mark leibm

If These Walls Could Talk (About Retirement)

photo shows four small model houses in the grass in decreasing size left to right

It’s generally a good thing when more cash is coming in than going out.

When our planned retirement income is greater than our expenses, we have the basis for a solvent retirement. The equation could be stated pretty simply: income > expenses.

The bigger part of our work and time and energy is devoted to striving to build your capital. More capital means more cash flow from your capital. We’re trying to get you access to the income you’ll need and want.

But lifestyle decisions may have a bigger impact on our finances, by way of expenses—that other side of our equation.

I recently decided to buy a different home, selling one I had originally purchased for a life chapter now ended. There is no sacrifice involved: the new place thrills me, although it is less than half the size of the old one. It actually feels like an upgrade to my quality of life.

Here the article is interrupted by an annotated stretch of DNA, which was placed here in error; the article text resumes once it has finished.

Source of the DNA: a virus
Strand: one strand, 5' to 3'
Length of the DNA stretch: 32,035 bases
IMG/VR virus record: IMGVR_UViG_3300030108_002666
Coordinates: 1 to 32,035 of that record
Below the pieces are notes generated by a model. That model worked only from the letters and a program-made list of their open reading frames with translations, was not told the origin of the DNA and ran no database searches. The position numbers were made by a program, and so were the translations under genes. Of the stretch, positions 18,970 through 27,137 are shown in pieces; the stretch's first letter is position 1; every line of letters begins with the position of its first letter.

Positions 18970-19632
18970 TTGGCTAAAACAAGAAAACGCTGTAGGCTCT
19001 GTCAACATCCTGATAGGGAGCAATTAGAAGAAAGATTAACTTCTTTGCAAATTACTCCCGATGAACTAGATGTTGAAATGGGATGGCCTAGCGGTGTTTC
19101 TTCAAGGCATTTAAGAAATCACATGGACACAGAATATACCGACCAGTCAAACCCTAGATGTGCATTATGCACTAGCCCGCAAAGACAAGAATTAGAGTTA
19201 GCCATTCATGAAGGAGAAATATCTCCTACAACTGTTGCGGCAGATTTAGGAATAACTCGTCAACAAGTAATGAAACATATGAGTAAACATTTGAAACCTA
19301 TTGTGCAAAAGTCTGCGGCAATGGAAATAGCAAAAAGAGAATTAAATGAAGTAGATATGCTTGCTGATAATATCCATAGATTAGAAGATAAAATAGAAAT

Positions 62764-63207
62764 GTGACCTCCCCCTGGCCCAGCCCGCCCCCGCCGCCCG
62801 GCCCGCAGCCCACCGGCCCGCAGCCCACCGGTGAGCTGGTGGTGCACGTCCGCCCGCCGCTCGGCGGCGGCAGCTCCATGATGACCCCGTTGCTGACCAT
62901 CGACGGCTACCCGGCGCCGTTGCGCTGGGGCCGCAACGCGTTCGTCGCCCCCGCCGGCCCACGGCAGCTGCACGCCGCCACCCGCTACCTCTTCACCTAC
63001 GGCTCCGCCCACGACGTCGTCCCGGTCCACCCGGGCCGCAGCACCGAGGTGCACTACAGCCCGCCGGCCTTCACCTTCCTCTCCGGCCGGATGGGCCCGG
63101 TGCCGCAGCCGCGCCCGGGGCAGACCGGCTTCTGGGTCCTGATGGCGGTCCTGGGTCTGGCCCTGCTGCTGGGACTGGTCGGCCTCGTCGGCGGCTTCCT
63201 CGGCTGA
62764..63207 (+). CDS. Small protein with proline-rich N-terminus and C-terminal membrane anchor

The new place also features less than half the utilities, taxes, maintenance, insurance, and other expenses. Those add up to more than $1,000 in savings per month for me.

When downsizing helps you wipe out mortgage debt, that might improve your annual cash flow by thousands of dollars.

The effect of this lifestyle change on my retirement picture is amazing. Projected Social Security benefits cover a larger fraction of the budget. So a reduction in my need for income produces a much larger reduction in the capital I need to retire comfortably.

Reducing expenses means our money goes farther. Perhaps it means we can retire at a younger age or live with greater flexibility.

Clients, I still intend to work to age 92. And I’m looking forward to a new chapter where my living arrangements make more sense to me.

We are happy to talk with you about your retirement plans and planning, whenever you are ready. Email us or call.